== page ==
The Florida Supreme Court building. Credit: Michael Moline
Justice Alan Lawson has announced his retirement from the Florida Supreme Court, effective on Aug. 31, giving Gov. Ron DeSantis another vacancy to fill on the state’s highest court.
DeSantis used the retirement of three members of the court’s liberal wing at about the time he entered office to shift the court’s balance sharply in a conservative direction. Since Lawson has been a member of the conservative bloc, his departure is unlikely to signal a significant change of direction.
The judicial nominating commission for the Supreme Court will recommend a replacement for appointment by DeSantis.
Lawson joined the court in 2016, appointed by former Gov. Rick Scott.
“One of the greatest joys of my 35-year legal career has been and continues to be the ability to work alongside a bench and bar filled with extraordinary individuals who work tirelessly to assure that the citizens we serve are well-served by our system of justice,” Lawson wrote in his resignation letter.
“That system is often criticized yet still endures as the best system of justice that the world has ever seen,” he wrote.
“As a principled legal mind who understands the limited role of the judiciary in our republican form of government, Justice Lawson’s dedication to public service, from his time as an assistant county attorney in Orange County through his time on the Supreme Court, has served to protect the rights and liberties of all Floridians,” DeSantis said in a written statement.
“I ran for governor in part because of the importance of the gubernatorial responsibility of shaping our Supreme Court, and I will appoint a successor to Justice Lawson who will uphold our state’s Constitution and interpret the law with the same dedication to the original understanding of the text that Justice Lawson demonstrated throughout his judicial career.”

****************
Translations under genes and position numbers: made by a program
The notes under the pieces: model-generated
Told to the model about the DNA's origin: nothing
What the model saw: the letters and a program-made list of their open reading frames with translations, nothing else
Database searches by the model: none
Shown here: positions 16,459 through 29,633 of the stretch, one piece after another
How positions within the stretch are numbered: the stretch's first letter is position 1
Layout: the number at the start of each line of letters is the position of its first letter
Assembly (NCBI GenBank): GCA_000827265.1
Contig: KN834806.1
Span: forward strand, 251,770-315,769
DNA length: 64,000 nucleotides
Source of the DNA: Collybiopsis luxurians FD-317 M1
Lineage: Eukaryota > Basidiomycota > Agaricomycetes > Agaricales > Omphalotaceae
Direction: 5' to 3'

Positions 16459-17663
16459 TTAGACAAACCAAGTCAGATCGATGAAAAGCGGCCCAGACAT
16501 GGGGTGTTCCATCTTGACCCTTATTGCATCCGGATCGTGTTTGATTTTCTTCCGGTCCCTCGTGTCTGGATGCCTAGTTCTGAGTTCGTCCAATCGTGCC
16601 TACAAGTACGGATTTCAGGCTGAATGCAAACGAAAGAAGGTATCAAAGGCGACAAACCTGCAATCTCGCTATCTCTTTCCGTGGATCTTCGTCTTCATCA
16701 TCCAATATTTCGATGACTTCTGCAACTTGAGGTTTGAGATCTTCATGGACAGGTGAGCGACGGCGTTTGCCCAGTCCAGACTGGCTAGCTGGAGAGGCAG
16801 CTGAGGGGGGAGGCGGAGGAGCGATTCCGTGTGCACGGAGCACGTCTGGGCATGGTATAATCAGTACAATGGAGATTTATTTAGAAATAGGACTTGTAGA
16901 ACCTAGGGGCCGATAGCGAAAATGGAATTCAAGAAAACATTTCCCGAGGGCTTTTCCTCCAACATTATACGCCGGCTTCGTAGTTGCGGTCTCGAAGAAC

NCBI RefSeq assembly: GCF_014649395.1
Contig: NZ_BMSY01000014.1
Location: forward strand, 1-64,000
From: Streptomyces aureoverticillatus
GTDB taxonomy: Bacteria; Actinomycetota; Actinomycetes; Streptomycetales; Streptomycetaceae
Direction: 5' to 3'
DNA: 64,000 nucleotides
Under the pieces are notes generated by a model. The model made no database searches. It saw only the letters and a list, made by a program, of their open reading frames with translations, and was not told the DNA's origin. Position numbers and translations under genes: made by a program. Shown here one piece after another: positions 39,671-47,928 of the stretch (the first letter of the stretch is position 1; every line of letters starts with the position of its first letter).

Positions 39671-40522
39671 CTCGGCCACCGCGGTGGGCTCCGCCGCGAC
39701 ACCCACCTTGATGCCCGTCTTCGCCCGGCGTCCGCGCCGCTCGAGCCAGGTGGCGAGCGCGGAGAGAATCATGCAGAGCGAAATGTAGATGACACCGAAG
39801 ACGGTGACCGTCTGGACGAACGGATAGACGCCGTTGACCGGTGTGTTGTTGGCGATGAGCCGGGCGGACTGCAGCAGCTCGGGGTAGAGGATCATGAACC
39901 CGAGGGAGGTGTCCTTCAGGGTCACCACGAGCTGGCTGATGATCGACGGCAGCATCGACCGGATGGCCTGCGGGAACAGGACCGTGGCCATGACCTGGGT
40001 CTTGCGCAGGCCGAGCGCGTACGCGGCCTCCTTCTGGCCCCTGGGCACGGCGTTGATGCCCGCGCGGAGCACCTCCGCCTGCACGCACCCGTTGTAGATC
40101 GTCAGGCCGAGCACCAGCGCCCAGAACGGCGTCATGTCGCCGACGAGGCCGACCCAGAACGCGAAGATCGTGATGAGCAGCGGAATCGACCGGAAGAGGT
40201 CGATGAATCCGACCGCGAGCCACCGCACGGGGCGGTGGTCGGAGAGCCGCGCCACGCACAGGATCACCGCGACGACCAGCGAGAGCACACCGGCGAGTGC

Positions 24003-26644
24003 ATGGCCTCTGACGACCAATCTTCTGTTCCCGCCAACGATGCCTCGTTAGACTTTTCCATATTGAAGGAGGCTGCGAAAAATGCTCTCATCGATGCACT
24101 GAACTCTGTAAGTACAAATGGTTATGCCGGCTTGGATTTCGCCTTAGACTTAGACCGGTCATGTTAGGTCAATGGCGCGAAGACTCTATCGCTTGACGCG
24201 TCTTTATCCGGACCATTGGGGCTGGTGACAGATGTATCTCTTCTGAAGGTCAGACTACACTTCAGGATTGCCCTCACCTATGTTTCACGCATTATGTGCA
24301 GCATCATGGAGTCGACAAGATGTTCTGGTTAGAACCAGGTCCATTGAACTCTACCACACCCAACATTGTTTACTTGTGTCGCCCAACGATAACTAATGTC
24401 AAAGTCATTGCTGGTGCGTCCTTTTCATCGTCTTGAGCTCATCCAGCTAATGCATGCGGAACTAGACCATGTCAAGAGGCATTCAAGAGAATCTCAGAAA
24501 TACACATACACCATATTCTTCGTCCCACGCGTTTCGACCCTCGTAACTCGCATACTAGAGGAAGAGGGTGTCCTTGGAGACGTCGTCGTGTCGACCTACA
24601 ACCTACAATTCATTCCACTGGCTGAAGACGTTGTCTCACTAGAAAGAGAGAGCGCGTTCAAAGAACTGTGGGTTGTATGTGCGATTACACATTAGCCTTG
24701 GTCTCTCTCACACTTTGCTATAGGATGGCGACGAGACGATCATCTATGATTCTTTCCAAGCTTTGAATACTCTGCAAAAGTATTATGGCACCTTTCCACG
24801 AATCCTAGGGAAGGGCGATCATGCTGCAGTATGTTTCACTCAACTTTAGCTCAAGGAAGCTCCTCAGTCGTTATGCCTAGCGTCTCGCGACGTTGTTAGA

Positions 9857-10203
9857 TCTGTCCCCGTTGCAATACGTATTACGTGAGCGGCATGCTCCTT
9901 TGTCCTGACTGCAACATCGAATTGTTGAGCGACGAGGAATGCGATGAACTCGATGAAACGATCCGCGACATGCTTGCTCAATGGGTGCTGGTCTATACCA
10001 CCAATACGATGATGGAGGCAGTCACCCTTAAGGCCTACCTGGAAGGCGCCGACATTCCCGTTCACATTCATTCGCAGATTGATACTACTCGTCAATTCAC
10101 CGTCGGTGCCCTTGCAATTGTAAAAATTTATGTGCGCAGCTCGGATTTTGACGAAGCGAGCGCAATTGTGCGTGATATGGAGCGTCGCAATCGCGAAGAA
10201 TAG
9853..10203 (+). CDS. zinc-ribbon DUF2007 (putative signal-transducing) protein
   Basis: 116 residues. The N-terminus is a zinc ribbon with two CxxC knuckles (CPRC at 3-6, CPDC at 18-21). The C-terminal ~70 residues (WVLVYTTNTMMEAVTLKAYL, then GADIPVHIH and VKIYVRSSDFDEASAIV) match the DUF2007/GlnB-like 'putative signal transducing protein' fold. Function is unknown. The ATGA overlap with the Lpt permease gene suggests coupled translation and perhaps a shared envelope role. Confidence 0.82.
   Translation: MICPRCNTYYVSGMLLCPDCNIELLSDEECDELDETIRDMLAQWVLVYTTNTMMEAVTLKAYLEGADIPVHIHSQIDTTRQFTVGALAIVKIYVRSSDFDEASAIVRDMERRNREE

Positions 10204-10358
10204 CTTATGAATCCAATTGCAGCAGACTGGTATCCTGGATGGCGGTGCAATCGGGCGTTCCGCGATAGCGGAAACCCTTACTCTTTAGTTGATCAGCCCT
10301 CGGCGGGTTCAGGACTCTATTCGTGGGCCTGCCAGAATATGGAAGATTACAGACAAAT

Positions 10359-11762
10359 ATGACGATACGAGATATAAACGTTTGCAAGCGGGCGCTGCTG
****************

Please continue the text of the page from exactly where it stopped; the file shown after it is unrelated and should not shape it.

In practice, that has meant overturning established judicial precedents in criminal justice and other areas.
For example, the new court has issued rulings allowing non-unanimous jury verdicts to impose death sentences; lowering the legal standard for weighing circumstantial evidence; making it easier to execute someone with intellectual disabilities; and imposing tighter standards for determining the admissibility of expert testimony.
Earlier in his career, Lawson served as chief judge of the state’s Fifth District Court of Appeal, a circuit judge in the Ninth Judicial Circuit in Orange and Osceola counties, and as an assistant county attorney for Orange County.
“Julie and I plan to enjoy retirement, prioritizing family, health and fitness, spiritual growth and development, friends, the outdoor sports that we enjoy, and charitable work in the United States and abroad,” Lawson wrote of his and his wife’s future.
Our stories may be republished online or in print under Creative Commons license CC BY-NC-ND 4.0. We ask that you edit only for style or to shorten, provide proper attribution and link to our web site. Please see our republishing guidelines for use of photos and graphics.